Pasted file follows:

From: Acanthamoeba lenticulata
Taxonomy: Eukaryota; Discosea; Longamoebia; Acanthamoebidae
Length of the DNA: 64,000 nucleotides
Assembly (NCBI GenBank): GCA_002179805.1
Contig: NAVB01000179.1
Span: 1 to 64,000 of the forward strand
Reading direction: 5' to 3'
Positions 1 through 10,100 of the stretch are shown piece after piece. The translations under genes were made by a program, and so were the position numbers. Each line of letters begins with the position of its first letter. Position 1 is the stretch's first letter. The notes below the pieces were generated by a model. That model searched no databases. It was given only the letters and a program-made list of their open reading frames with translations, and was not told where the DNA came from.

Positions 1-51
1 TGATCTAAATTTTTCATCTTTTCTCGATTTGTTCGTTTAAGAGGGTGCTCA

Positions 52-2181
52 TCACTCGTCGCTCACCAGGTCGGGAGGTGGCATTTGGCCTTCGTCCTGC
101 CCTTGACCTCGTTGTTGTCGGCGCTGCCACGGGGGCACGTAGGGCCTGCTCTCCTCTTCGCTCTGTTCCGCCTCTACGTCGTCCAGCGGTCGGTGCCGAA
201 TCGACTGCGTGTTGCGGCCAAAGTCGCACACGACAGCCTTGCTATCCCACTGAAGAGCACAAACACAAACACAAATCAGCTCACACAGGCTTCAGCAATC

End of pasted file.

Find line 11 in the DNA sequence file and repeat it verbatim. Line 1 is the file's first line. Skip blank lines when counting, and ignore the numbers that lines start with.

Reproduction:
Positions 52-2181